The number of homes in the foreclosure process that are vacant – known as zombie foreclosures – are lessening their trail of destruction on housing markets. Zombie foreclosures made up about 18 percent of all active foreclosures (or 117,298) in the third quarter, down from 23 percent (or 152,033) a year ago, according to RealtyTrac’s Third Quarter 2014 Zombie Foreclosure Report.
The homes are vacated by home owner before the foreclosures are completed.
“The most effective preventative vaccine for the blight caused by vacant, abandoned foreclosures has proven to be a short and efficient foreclosure process,” said Daren Blomquist, vice president at RealtyTrac. “Absent that, the best antidote for a zombie foreclosure infestation is a pro-active land bank program like that in Cleveland and more recently Chicago designed to aggressively take possession of vacant foreclosures and rehab or demolish them.”
The state that saw the largest declines in zombie foreclosures in the third quarter compared to a year ago was Missouri, where such foreclosures have fallen by 73 percent. Zombie foreclosures have also fallen in Virginia, by 59 percent; California (down 56 percent); Massachusetts (down 46 percent); New Hampshire (down 45 percent); and Illinois (down 44 percent).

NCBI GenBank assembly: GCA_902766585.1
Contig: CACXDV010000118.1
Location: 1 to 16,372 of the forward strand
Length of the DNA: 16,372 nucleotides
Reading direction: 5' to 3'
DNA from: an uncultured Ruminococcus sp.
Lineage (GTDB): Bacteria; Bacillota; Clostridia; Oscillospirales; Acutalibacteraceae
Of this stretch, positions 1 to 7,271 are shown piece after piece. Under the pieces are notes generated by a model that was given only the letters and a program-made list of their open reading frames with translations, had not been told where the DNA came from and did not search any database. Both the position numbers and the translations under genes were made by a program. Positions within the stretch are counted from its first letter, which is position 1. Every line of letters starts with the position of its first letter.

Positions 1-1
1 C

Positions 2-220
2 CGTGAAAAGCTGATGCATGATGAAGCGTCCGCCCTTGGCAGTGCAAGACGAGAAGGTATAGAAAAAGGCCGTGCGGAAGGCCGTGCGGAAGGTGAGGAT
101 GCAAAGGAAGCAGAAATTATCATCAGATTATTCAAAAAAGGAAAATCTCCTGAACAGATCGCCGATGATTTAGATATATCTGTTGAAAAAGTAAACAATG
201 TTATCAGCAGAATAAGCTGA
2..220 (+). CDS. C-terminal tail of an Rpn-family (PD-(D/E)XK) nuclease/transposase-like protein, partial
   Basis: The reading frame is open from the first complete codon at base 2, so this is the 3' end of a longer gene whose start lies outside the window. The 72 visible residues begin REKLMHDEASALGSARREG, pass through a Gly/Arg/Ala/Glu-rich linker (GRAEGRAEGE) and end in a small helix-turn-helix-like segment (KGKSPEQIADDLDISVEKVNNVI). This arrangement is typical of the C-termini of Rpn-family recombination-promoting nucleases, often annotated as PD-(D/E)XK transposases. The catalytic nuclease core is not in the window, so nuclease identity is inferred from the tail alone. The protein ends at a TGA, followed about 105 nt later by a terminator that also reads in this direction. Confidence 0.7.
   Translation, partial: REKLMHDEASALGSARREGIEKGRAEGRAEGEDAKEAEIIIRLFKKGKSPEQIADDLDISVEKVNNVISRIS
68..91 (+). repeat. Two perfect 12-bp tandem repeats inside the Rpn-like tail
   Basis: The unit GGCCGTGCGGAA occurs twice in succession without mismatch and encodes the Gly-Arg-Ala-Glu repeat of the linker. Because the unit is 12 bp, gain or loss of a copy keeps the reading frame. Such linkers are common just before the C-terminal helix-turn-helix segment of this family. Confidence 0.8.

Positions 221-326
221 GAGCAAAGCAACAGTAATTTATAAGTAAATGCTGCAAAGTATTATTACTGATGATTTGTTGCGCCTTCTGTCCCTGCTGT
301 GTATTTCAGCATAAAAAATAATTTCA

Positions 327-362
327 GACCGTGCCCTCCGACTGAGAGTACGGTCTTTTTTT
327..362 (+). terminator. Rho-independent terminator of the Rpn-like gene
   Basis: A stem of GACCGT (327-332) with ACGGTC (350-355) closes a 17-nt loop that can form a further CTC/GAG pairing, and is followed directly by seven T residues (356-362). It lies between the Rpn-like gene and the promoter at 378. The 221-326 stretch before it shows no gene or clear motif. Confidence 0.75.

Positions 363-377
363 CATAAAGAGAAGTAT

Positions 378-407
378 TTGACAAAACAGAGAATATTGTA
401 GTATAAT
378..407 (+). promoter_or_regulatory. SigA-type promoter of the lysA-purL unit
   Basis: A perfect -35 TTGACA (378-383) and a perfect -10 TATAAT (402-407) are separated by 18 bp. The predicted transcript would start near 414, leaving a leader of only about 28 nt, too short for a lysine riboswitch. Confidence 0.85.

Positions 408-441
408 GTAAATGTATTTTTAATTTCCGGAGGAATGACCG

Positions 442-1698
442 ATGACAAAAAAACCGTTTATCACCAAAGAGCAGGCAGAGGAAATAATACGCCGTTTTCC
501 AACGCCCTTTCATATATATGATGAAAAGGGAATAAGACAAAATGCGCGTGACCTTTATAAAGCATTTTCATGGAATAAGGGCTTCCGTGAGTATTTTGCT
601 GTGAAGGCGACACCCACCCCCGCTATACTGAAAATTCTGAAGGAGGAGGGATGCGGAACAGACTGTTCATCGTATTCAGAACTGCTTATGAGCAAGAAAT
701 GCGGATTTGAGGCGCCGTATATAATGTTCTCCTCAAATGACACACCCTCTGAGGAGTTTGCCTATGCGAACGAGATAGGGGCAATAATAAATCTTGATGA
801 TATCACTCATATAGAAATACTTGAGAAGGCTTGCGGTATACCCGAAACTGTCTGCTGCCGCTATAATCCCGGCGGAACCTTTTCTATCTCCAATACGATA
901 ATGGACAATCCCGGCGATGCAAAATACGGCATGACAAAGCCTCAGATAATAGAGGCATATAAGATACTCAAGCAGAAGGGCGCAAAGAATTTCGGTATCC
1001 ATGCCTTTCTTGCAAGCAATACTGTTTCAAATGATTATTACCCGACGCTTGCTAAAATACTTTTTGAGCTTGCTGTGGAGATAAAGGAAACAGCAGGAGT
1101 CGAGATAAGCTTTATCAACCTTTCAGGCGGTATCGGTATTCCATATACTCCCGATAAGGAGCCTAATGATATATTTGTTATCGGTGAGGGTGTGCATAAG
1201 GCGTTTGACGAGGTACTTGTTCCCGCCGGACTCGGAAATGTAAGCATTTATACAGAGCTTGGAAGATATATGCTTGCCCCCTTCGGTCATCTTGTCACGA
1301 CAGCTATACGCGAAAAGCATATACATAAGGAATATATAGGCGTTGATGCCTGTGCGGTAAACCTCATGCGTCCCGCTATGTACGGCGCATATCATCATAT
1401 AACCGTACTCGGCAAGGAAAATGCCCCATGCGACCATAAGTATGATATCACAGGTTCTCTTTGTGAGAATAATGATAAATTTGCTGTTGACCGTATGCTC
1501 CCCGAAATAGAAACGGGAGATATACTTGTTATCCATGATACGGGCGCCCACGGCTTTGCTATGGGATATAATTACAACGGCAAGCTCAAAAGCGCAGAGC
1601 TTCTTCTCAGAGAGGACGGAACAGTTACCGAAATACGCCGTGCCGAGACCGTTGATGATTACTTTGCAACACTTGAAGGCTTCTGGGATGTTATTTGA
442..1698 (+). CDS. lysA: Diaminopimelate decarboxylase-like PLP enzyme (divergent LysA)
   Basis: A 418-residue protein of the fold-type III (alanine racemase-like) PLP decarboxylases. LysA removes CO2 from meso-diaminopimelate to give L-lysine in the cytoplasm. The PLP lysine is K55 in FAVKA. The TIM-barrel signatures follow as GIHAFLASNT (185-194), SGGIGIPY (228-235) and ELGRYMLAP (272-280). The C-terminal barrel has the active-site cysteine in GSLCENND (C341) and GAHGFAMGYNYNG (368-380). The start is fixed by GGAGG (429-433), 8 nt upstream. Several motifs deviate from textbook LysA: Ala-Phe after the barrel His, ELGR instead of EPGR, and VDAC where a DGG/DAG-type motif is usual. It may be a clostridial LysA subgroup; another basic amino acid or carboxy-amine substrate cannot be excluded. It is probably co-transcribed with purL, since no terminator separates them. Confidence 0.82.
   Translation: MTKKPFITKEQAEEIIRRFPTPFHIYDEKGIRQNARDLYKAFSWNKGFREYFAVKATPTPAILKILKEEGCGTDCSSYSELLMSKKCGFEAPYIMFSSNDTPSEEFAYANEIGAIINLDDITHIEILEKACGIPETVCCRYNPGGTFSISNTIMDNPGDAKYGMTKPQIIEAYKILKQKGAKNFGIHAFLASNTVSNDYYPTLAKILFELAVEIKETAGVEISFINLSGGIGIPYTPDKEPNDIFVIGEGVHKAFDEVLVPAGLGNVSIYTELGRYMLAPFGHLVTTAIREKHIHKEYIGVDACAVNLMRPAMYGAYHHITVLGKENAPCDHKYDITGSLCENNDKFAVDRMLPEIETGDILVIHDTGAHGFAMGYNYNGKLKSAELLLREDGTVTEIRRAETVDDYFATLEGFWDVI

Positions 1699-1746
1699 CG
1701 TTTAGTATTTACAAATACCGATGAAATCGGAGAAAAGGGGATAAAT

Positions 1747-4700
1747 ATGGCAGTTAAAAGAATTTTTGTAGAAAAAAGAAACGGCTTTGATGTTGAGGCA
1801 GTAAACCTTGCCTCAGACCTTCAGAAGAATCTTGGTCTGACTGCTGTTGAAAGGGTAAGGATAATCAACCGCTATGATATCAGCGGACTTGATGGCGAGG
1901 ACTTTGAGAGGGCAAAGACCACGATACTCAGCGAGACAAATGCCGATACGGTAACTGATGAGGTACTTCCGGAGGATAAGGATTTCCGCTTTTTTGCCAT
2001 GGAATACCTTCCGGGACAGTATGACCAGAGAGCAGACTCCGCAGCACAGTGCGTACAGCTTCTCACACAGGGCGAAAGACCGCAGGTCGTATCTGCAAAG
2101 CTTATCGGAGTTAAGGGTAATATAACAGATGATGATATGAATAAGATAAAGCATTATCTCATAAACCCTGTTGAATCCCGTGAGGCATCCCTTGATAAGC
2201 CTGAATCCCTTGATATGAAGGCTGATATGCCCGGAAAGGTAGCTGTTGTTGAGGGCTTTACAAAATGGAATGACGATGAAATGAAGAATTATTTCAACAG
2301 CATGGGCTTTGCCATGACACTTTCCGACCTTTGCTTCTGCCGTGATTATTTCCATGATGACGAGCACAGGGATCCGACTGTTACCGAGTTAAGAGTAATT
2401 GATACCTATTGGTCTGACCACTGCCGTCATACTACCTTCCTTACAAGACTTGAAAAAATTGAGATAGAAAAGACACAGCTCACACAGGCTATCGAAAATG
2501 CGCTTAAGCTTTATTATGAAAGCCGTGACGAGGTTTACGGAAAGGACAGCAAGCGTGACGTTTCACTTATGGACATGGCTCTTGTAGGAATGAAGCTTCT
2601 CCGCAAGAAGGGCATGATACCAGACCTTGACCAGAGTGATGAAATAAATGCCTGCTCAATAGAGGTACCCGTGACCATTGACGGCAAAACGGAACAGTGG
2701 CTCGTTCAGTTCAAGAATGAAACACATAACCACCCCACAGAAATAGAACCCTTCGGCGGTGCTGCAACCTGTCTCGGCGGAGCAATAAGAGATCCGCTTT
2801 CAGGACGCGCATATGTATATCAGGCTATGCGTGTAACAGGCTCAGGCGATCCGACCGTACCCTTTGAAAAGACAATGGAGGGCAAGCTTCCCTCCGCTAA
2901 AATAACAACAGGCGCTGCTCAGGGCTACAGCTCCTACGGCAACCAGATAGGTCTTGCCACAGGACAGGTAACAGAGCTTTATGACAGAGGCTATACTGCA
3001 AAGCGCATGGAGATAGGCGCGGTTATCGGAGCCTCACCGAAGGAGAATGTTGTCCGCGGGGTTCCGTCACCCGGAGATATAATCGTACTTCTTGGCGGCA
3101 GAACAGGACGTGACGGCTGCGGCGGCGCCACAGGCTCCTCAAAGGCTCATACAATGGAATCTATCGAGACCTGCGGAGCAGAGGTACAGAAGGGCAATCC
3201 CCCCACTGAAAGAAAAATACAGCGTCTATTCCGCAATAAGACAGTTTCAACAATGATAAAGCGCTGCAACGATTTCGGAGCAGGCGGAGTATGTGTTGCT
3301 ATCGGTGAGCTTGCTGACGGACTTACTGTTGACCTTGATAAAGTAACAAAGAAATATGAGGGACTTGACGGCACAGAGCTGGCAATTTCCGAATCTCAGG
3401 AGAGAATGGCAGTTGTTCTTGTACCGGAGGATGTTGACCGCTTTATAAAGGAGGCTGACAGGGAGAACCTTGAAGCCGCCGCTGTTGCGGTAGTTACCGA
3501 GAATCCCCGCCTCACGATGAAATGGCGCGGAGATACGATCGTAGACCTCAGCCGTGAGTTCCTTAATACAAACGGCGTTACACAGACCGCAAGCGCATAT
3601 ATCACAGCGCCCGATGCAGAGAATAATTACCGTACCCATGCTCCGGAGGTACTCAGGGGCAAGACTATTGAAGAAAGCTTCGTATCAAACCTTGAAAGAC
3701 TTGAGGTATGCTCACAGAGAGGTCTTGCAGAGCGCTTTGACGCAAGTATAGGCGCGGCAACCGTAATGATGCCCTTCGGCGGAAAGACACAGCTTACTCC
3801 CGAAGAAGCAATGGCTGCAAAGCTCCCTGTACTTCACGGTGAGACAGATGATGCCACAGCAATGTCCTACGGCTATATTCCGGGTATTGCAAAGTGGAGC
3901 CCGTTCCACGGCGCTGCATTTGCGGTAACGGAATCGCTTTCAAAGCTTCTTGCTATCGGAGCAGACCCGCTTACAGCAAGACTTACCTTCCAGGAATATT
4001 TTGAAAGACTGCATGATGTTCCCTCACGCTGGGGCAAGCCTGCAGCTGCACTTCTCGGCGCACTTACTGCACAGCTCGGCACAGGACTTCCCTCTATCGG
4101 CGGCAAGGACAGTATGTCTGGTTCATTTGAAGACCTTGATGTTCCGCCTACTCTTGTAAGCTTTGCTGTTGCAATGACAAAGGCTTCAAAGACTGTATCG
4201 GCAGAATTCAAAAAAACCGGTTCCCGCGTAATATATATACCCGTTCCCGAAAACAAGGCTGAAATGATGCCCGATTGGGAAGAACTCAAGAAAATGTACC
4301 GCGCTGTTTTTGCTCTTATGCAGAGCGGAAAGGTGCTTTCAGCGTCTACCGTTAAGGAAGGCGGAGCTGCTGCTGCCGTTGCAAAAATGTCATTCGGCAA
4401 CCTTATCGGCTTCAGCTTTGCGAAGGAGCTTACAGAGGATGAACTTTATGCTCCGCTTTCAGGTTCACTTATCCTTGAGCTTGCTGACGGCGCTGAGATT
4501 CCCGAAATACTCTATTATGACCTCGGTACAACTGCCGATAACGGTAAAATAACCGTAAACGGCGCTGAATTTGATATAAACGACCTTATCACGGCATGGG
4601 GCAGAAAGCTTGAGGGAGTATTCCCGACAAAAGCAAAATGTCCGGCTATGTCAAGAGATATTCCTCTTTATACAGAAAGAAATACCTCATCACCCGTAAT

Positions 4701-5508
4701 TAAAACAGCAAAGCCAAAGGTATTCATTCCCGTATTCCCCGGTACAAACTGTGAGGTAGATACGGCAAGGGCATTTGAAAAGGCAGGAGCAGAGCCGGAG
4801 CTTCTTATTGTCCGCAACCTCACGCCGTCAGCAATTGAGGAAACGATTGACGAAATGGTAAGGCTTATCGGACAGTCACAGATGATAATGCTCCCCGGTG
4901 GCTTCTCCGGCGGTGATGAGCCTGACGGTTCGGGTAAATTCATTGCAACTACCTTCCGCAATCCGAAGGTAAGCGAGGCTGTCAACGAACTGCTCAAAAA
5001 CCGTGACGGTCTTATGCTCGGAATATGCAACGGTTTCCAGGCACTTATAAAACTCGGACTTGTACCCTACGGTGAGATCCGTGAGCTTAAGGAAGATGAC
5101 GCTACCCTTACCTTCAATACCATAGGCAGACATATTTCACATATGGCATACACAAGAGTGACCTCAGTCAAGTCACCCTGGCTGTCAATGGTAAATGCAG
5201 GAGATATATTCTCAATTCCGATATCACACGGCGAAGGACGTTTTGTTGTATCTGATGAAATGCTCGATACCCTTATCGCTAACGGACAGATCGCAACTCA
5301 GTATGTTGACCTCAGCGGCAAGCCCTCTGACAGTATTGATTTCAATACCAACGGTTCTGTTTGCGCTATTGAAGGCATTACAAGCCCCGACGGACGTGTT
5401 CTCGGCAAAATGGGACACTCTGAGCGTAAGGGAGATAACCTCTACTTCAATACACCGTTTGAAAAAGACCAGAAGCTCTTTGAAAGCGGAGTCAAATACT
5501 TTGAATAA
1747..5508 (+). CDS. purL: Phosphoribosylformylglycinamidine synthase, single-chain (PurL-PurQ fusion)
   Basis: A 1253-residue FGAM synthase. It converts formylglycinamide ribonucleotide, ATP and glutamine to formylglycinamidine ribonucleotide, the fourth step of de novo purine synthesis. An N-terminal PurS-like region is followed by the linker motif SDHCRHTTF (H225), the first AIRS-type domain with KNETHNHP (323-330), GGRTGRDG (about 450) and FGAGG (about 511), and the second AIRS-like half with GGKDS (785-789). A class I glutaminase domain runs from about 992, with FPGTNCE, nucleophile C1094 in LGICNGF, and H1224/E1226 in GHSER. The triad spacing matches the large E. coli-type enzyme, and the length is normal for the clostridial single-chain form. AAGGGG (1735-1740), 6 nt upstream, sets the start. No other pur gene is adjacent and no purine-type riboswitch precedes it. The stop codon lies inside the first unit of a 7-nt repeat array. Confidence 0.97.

At a metro-level among cities with populations over 200,000, 138 metros saw declines in zombie foreclosures in the third quarter, led by Portland, Ore. (down 53 percent); Cleveland (down 52 percent); Phoenix (down 52 percent); and Boston (down 52 percent).
But the zombies are still lurking in many housing markets.
“Markets with lengthy and lengthening foreclosure timelines have unintentionally created a zombie foreclosure breeding ground,” Blomquist says. “As we see a backlog of delayed distress finally hit the foreclosure pipeline in some of those markets, the problem is coming more to light.”
In the third quarter, 16 states saw increases in owner-vacated foreclosures compared to a year ago, with some housing markets seeing zombies swell by up to 75 percent in the past year. The states that saw the largest increases were New Jersey (up 75 percent); North Carolina (up 65 percent); Oklahoma (up 37 percent); and New York (up 30 percent).